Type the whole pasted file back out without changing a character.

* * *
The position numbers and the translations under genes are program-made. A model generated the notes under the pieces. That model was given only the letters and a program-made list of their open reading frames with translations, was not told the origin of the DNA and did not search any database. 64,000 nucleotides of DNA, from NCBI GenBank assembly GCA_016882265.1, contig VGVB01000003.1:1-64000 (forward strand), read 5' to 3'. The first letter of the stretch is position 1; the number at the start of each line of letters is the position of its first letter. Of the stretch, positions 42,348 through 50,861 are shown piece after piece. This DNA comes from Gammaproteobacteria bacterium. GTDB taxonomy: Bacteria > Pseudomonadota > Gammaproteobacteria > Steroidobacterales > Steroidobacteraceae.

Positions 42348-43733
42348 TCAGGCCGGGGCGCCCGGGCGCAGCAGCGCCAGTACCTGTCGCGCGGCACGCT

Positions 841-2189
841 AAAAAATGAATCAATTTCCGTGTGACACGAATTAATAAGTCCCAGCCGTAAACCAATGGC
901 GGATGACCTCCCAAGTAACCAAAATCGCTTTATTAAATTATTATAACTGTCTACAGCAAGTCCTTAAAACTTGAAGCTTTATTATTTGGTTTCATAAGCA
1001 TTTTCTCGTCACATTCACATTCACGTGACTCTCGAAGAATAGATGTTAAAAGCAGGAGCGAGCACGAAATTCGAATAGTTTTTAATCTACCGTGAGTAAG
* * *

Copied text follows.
The position numbers and the translations under genes are program-made. A model generated the notes under the pieces. That model was given only the letters and a program-made list of their open reading frames with translations, was not told the origin of the DNA and did not search any database. 64,000 nucleotides of DNA, from NCBI GenBank assembly GCA_016882265.1, contig VGVB01000003.1:1-64000 (forward strand), read 5' to 3'. The first letter of the stretch is position 1; the number at the start of each line of letters is the position of its first letter. Of the stretch, positions 42,348 through 50,861 are shown piece after piece. This DNA comes from Gammaproteobacteria bacterium. GTDB taxonomy: Bacteria > Pseudomonadota > Gammaproteobacteria > Steroidobacterales > Steroidobacteraceae.

Positions 42348-43733
42348 TCAGGCCGGGGCGCCCGGGCGCAGCAGCGCCAGTACCTGTCGCGCGGCACGCT

Positions 841-2189
841 AAAAAATGAATCAATTTCCGTGTGACACGAATTAATAAGTCCCAGCCGTAAACCAATGGC
901 GGATGACCTCCCAAGTAACCAAAATCGCTTTATTAAATTATTATAACTGTCTACAGCAAGTCCTTAAAACTTGAAGCTTTATTATTTGGTTTCATAAGCA
1001 TTTTCTCGTCACATTCACATTCACGTGACTCTCGAAGAATAGATGTTAAAAGCAGGAGCGAGCACGAAATTCGAATAGTTTTTAATCTACCGTGAGTAAG